Note, a diet that is low in cholesterol and saturated fats is aimed at slowing down the process of plaque build-up on the arteries. If you have not consulted with a nutritionist, ask your healthcare provider for a referral, to get help planning and transitioning to a heart-healthy, low cholesterol diet.
Exercise: This is a vital lifestyle change for people with heart disease. Many people who have had heart bypass surgery worry about how much activity and what level of intensity in a workout is okay after surgery. That’s the reason that there is a structured program called “cardiac rehab,” short for cardiac (heart) rehabilitation. The program involves:
- Medical support
- Help with employing a heart-healthy lifestyle
- A structured, monitored exercise program (designed specifically for people with heart disease)
- Nutrition counseling
- Psychological counseling
According to a 2010 study, those with heart disease who completed cardiac rehab have a higher likeliness of living longer than those who did not finish the program. Cardiac rehab is paid for by some insurance providers, such as Medicare. You must have an order from your healthcare provider to participate in a cardiac rehab program.
Blood pressure management: Keeping the blood pressure under control is vital to long-term recovery, after heart bypass surgery. It’s important to take your antihypertensive medication (drugs that lower blood pressure) ordered by your healthcare provider, exactly as instructed. Adhering to a precise medication regime (by taking antihypertensive drugs at a specific time each day) is important. If you go off the recommended schedule and miss dosages or take medication too early or too late, it could cause fluctuations in the blood pressure.
Managing stress: This is another important lifestyle change for those with heart disease. Chronic (long-term) stress is a risk factor for heart disease, and it can potentiate hypertension. There is a structured stress management program, designed specifically for those with heart disease, called Mindfulness Based Stress Reduction (MBSR). You can find out more about an online MBSR course at UMass Memorial Medical Center.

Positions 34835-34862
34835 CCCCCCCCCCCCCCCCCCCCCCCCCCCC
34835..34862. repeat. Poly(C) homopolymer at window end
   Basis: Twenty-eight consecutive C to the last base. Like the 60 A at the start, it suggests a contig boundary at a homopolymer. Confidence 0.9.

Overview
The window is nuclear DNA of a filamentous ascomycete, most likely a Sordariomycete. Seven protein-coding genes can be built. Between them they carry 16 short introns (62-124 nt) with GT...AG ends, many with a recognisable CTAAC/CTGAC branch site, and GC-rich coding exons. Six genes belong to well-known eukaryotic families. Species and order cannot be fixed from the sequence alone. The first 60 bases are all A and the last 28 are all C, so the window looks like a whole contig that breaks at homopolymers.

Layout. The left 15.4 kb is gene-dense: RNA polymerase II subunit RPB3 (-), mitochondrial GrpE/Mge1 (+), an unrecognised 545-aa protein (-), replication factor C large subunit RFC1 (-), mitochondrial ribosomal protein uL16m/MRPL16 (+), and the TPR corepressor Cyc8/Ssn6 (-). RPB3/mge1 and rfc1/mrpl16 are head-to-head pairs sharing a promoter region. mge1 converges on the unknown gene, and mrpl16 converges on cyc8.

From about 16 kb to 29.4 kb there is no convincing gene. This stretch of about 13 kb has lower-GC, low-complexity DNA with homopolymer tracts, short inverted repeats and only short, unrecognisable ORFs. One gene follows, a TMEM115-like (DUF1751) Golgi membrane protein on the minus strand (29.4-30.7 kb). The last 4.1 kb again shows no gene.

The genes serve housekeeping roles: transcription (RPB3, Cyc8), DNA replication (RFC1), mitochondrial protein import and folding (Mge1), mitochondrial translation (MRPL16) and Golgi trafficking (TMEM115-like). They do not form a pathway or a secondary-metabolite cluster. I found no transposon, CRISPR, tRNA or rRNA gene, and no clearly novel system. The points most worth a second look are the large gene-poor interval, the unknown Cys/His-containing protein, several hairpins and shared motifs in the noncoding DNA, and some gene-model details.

Dealing with emotions: It’s normal to feel a range of emotions when recovering from a major operation, such as heart bypass surgery, but if you have symptoms that don’t go away or are severe, you could have a medical condition called major depression. According to Cleveland Clinic, approximately 20% of those who have undergone heart bypass surgery have clinical depression afterward.
Being depressed can interfere with other aspects of long-term recovery from heart bypass surgery, such as causing you to lose motivation to exercise or stay on your diet. If you are severely depressed every day and have other symptoms—such as insomnia, lack of interest in hobbies and other signs of clinical depression) lasting more than two weeks—you should consult with your healthcare provider.
You may be interested to know that studies have discovered depression lends itself to an increase in all causes of death in people with CAD; in fact a 2018 study found that depression may have an adverse effect on the overall outcome of cardiac patients.
A Word From Verywell
If you are struggling with motivation and/or other aspects of the emotional aspects of recovery from heart bypass surgery, it’s important to reach out and get help. Not only is it vital to talk to a healthcare professional, it’s also important to reach out to friends and family members and share what you are going through. Many people find that getting involved in a support group of others who are going through similar experiences can be a game changer. There are many online and in person support groups for people dealing with recovery from heart surgery, such as the American Heart Association.